Symantec is investigating claims by a group of hackers that they are in possession of source code for its Norton AntiVirus product.
The group, which uses the name "The Lords of Dharmaraja," claims to have stolen Symantec source code and documentation from the servers of Indian intelligence agencies, along with intellectual property from other software companies that have contracts with the Indian government.
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"As of now we start sharing with all our brothers and followers information from the Indian Military Intelligence servers," the group said in a Pastebin post on Wednesday. "So far we have discovered within the Indian Spy Programme source codes of a dozen software companies which have signed agreements with Indian TANCS programme and CBI."
The original post has been deleted from Pastebin but was still available in Google's cache. It contains a draft document describing API procedures for Symantec's virus definition generation service.
According to Symantec, the leaked documentation dates back to April 1999 and is no longer relevant for its current systems.
"This document explains how the software is designed to work (what inputs are accepted and what outputs are generated) and contains function names, but there is no actual source code present," said Cris Paden, Symantec's senior manager of corporate communications.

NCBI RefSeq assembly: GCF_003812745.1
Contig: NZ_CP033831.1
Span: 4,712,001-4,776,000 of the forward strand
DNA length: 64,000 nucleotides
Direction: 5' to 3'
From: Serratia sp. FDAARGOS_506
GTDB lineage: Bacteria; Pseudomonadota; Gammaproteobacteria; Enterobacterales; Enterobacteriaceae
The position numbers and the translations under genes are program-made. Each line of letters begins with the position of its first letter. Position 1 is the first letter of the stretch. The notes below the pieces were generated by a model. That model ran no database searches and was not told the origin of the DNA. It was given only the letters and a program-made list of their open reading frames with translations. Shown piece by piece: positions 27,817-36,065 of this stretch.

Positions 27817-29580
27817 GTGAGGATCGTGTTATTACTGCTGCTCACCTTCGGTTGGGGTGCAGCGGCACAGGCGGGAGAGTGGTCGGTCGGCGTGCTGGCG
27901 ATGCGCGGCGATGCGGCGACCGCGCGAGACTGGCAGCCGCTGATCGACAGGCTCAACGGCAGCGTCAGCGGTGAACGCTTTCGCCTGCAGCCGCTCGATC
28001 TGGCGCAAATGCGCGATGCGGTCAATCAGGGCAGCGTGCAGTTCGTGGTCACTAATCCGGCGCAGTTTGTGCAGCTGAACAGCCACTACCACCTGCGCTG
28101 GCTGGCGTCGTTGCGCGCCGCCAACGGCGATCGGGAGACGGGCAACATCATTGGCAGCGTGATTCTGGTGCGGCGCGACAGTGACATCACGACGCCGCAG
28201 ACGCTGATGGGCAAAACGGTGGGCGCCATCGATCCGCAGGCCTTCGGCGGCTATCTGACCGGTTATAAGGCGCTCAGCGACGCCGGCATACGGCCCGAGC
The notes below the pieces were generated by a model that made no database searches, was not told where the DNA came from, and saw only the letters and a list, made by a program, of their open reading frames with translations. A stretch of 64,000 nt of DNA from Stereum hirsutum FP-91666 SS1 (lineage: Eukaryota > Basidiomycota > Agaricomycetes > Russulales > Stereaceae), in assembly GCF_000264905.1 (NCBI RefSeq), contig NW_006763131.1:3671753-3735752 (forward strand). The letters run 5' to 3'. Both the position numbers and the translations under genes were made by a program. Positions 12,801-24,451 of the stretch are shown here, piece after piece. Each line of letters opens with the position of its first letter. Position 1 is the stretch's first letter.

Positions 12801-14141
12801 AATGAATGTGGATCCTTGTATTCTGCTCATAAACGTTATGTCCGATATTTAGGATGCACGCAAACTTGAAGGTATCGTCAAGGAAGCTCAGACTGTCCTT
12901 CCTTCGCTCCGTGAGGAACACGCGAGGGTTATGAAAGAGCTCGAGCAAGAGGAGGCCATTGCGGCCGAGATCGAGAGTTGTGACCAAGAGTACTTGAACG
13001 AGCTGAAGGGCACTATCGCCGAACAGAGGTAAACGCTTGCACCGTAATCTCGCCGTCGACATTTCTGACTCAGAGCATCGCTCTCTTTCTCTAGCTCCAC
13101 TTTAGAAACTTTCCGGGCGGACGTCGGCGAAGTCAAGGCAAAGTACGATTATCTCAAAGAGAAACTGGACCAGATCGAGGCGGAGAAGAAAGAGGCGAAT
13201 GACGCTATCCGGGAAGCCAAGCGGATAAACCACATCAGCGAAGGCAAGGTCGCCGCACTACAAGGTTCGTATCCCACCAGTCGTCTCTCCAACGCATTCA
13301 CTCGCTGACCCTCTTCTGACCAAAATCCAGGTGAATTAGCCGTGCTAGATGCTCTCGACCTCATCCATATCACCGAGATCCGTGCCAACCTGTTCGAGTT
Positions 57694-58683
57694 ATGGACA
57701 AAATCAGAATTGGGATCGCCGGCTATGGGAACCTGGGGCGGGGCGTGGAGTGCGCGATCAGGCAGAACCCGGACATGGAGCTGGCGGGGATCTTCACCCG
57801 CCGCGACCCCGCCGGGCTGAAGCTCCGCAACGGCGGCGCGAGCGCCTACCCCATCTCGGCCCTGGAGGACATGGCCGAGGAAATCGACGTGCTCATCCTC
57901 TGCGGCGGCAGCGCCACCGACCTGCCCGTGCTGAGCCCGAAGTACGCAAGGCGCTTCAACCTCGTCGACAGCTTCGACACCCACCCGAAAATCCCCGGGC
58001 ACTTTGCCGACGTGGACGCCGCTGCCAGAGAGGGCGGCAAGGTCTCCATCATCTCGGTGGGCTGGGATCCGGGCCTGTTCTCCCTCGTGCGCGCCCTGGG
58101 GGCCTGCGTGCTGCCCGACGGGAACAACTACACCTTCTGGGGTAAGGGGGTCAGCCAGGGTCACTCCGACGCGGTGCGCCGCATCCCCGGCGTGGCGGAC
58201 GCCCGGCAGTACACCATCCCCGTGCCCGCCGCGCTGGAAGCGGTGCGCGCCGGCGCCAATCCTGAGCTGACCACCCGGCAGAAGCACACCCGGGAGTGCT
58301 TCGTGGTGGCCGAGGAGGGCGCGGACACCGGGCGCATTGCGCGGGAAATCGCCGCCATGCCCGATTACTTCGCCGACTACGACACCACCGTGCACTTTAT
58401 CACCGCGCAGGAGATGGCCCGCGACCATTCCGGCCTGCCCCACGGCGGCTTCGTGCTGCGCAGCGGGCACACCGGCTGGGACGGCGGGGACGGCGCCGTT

"The information in the 1999 document has no bearing or impact on our current products, i.e., the information in the document cannot be used to impair or corrupt our current solutions," Paden added.
The hackers also said that they are in possession of source code for Norton AntiVirus, which they plan to release at a later time. "We are working out mirrors as of now since we experience extreme pressure and censorship from U.S. and India government agencies," the group said in their Pastebin post.
To substantiate their claim, The Lords of Dharmaraja made a second post on Pastebin with a listing of files allegedly contained in the Norton AntiVirus source code package.
Symantec could not confirm whether the file listing corresponds to its source code.
"A second claim has been made by the same group regarding additional source code and we're currently investigating that. For that one, we don't have any information to provide as of yet," Paden said.
It remains to be seen if the Lords of Dharmaraja will release any actual files and what version of Norton AntiVirus, if any, will be affected. If it's current enough, the code could potentially provide malware writers with the knowledge required to evade detection, and could give Symantec's competitors an inside look into the company's technology.
If the leak turns out to be real, Symantec wouldn't be the first antivirus vendor to deal with such an incident. In January 2011, the source code for an older version of Kaspersky Antivirus was uploaded to a torrent site. The intellectual property was stolen in early 2008 by a former Kaspersky employee who attempted to sell it on the Internet. He received a three-year suspended prison sentence in Russia.